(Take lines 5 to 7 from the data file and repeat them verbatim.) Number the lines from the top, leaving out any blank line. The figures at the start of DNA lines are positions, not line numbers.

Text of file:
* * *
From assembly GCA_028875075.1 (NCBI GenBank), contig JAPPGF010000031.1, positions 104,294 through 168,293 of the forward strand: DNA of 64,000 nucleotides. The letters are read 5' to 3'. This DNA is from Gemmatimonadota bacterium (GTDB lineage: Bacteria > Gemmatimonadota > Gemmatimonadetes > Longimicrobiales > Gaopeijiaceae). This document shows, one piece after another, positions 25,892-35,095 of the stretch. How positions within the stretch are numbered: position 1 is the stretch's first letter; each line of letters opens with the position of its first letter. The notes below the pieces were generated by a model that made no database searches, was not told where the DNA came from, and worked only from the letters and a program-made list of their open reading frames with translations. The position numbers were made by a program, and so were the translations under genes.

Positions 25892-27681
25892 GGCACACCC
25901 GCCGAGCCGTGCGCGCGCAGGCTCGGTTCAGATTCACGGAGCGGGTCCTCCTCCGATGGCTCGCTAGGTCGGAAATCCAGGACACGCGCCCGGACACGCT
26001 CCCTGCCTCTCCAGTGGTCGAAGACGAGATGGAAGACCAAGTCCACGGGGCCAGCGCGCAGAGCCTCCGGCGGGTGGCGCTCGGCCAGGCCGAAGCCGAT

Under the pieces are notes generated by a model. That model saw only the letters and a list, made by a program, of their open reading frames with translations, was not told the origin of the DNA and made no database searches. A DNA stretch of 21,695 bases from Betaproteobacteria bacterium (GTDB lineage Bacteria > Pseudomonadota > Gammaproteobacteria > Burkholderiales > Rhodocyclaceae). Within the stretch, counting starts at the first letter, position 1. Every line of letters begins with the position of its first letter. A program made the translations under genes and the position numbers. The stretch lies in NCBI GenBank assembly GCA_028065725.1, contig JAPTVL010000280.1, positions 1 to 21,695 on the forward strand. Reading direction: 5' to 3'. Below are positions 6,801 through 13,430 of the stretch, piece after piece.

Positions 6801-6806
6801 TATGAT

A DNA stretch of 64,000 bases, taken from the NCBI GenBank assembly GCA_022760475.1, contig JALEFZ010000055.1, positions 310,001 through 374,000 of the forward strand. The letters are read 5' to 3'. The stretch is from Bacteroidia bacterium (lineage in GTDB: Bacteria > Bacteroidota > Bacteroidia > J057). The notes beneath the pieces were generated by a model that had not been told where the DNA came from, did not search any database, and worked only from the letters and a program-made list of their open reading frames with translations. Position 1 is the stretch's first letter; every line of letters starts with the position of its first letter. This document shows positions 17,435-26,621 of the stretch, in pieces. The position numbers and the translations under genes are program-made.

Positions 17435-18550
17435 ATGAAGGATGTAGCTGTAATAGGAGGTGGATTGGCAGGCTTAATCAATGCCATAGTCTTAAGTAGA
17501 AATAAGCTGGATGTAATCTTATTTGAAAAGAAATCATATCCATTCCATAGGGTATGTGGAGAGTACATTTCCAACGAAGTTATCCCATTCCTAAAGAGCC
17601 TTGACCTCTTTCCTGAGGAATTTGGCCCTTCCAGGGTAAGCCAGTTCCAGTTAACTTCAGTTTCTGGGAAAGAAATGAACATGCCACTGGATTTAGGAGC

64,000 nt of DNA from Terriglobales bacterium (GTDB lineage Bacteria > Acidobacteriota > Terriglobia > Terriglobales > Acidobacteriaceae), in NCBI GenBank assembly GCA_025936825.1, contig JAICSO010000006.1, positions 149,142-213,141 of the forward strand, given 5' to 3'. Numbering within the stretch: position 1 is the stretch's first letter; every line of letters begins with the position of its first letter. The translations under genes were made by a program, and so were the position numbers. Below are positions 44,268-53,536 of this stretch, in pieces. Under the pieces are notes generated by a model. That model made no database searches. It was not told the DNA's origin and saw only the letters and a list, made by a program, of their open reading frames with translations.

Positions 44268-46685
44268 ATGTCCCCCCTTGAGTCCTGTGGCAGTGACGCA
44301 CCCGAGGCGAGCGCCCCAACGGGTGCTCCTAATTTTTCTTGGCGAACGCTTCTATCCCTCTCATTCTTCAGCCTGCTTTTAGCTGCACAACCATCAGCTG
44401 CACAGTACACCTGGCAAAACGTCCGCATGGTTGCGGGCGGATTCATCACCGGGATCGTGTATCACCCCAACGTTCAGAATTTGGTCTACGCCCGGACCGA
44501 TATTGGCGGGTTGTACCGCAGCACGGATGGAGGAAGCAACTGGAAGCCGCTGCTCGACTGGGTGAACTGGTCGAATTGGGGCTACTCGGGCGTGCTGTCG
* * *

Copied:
26001 CCCTGCCTCTCCAGTGGTCGAAGACGAGATGGAAGACCAAGTCCACGGGGCCAGCGCGCAGAGCCTCCGGCGGGTGGCGCTCGGCCAGGCCGAAGCCGAT

Under the pieces are notes generated by a model. That model saw only the letters and a list, made by a program, of their open reading frames with translations, was not told the origin of the DNA and made no database searches. A DNA stretch of 21,695 bases from Betaproteobacteria bacterium (GTDB lineage Bacteria > Pseudomonadota > Gammaproteobacteria > Burkholderiales > Rhodocyclaceae). Within the stretch, counting starts at the first letter, position 1. Every line of letters begins with the position of its first letter. A program made the translations under genes and the position numbers. The stretch lies in NCBI GenBank assembly GCA_028065725.1, contig JAPTVL010000280.1, positions 1 to 21,695 on the forward strand. Reading direction: 5' to 3'. Below are positions 6,801 through 13,430 of the stretch, piece after piece.

Positions 6801-6806